|Trade names||Truxal, others|
|AHFS/Drugs.com||Micromedex Detailed Consumer Information|
|Oral, intramuscular injection|
|Drug class||Typical antipsychotic|
|Elimination half-life||8–12 hours|
|CompTox Dashboard (EPA)|
|Chemical and physical data|
|Molar mass||315.86 g·mol−1|
|3D model (JSmol)|
Chlorprothixene, sold under the brand name Truxal among others, is a typical antipsychotic of the thioxanthene group.
Chlorprothixene's principal indications are the treatment of psychotic disorders (e.g. schizophrenia) and of acute mania occurring as part of bipolar disorders.
Other uses are pre- and postoperative states with anxiety and insomnia, severe nausea / emesis (in hospitalized patients), the amelioration of anxiety and agitation due to use of selective serotonin reuptake inhibitors for depression and, off-label, the amelioration of alcohol and opioid withdrawal. It may also be used cautiously to treat nonpsychotic irritability, aggression, and insomnia in pediatric patients.
An intrinsic antidepressant effect of chlorprothixene has been discussed, but not proven. Likewise, it is unclear if chlorprothixene has genuine (intrinsic) analgesic effects. However, chlorprothixene can be used as co-medication in severe chronic pain. Also, like most antipsychotics, chlorprothixene has antiemetic effects.
Chlorprothixene has a strong sedative activity with a high incidence of anticholinergic side effects. The types of side effects encountered (dry mouth, massive hypotension and tachycardia, hyperhidrosis, substantial weight gain etc.) normally do not allow a full effective dose for the remission of psychotic disorders to be given. So cotreatment with another, more potent, antipsychotic agent is needed.
Chlorprothixene is structurally related to chlorpromazine, with which it shares, in principle, all side effects. Allergic side effects and liver damage seem to appear with an appreciable lower frequency. The elderly are particularly sensitive to anticholinergic side effects of chlorprothixene (precipitation of narrow angle glaucoma, severe obstipation, difficulties in urinating, confusional and delirant states). In patients >60 years the doses should be particularly low.
Early and late extrapyramidal side effects may occur but have been noted with a low frequency (one study with a great number of participants has delivered a total number of only 1%).
Overdose symptoms can be confusion, hypotension, and tachycardia, and several fatalities have been reported with concentrations in postmortem blood ranging from 0.1 to 7.0 mg/L compared to non-toxic levels in postmortem blood which can extend to 0.4 mg/kg.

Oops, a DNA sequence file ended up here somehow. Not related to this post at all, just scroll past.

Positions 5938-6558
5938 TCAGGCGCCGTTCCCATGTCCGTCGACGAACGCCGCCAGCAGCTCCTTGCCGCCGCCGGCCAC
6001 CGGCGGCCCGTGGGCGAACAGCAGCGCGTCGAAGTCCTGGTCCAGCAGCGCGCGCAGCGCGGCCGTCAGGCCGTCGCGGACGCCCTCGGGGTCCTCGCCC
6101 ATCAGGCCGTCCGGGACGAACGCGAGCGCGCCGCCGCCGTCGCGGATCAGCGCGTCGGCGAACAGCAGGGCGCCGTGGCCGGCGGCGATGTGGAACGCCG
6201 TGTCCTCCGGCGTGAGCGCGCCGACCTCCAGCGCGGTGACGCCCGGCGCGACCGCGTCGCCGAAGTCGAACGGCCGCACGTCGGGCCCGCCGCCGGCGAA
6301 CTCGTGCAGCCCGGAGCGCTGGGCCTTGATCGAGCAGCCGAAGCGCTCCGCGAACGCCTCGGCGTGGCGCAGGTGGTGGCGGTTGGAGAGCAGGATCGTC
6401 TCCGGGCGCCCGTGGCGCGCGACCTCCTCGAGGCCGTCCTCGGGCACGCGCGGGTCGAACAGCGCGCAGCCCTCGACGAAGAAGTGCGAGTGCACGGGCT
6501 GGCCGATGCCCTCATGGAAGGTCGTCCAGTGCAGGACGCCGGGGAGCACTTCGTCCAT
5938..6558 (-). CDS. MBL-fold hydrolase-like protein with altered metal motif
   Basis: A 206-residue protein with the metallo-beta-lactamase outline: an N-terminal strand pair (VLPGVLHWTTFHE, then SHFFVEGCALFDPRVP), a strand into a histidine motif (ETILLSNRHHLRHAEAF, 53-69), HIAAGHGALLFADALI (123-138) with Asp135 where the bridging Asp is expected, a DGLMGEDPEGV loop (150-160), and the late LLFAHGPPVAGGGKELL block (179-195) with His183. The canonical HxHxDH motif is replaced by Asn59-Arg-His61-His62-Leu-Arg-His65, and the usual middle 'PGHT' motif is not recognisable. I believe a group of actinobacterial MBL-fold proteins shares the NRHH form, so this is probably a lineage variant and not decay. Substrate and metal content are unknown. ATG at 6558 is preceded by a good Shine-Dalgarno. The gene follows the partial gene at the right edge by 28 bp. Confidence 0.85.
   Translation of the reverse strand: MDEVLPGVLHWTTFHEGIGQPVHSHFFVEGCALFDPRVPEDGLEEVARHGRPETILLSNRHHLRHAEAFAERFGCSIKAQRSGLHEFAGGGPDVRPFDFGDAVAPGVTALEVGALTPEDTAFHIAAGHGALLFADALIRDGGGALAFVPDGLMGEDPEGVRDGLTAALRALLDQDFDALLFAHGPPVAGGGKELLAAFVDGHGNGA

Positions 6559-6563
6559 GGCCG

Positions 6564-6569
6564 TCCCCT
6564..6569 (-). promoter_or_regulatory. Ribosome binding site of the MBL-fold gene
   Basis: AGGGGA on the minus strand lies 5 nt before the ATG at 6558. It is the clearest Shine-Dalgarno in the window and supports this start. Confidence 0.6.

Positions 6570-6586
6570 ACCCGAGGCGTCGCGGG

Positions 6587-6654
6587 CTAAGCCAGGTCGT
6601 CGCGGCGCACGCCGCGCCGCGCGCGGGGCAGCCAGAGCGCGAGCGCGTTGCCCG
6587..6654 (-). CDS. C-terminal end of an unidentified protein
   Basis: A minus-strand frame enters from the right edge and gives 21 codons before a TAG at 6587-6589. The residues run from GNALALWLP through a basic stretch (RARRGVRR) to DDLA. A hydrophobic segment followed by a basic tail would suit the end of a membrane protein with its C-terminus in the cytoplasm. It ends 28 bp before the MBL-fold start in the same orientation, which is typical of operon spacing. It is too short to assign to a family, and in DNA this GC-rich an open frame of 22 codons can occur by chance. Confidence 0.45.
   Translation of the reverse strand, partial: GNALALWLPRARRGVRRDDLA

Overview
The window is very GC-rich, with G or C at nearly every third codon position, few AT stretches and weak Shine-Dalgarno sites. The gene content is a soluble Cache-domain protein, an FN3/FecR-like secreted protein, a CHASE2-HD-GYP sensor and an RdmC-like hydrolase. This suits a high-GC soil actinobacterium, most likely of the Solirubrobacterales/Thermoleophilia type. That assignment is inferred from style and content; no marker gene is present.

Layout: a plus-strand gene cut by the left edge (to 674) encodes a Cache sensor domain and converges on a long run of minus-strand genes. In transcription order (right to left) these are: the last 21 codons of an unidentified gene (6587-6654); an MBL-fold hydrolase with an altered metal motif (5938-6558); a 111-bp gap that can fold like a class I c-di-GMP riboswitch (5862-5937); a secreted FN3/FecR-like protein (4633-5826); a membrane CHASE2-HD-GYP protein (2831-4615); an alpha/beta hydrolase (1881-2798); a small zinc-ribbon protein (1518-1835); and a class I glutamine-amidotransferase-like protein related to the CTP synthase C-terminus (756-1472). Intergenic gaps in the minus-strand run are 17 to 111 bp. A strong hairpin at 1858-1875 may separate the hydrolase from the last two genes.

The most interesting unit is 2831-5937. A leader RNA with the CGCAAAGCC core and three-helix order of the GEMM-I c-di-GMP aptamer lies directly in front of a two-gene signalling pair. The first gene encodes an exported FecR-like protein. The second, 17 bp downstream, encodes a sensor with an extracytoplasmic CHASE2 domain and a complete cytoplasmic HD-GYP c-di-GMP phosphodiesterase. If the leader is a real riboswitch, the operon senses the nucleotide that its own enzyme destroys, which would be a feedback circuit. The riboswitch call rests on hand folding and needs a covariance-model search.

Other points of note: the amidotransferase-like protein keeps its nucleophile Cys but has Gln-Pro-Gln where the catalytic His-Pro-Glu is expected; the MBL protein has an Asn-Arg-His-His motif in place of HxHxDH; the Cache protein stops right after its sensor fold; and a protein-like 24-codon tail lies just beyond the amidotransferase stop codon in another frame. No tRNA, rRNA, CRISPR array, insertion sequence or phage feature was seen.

Chlorprothixene may increase the plasma-level of concomitantly given lithium. In order to avoid lithium intoxication, lithium plasma levels should be monitored closely.
If chlorprothixene is given concomitantly with opioids, the opioid dose should be reduced (by approx. 50%), because chlorprothixene amplifies the therapeutic actions and side effects of opioids considerably.
Avoid the concomitant use of chlorprothixene and tramadol (Ultram). Seizures may be encountered with this combination.
Consider additive sedative effects and confusional states to emerge, if chlorprothixene is given with benzodiazepines or barbiturates. Choose particular low doses of these drugs.
Exert particular caution in combining chlorprothixene with other anticholinergic drugs (tricyclic antidepressants and antiparkinsonian agents): Particularly the elderly may develop delirium, high fever, severe obstipation, even ileus and glaucoma .
|Values are Ki (nM). The smaller the value, the more strongly the drug binds to the site.|
Chlorprothixene is an antagonist of the following receptors:
Because of its potent serotonin 5-HT2A and muscarinic acetylcholine receptor antagonism, chlorprothixene causes relatively mild extrapyramidal symptoms. This is in contrast to most other typical antipsychotics. For this reason, chlorprothixene has sometimes been described instead as an atypical antipsychotic.
Chlorprothixene has also been found to act as FIASMA (functional inhibitor of acid sphingomyelinase).
One metabolite of chlorprothixene is N-desmethylchlorprothixene.
Chlorprothixene was the first of the thioxanthene antipsychotics to be synthesized. It was introduced in 1959 by Lundbeck.
Lometraline, tametraline, and sertraline were reportedly derived via structural modification of chlorprothixene.
Chlorprothixene is sold mainly under the brand name Truxal.
Chlorprothixene is widely available throughout Europe and elsewhere in the world. The drug was previously available in the United States under the brand name Taractan, but this formulation has since been discontinued and the drug is no longer available in this country.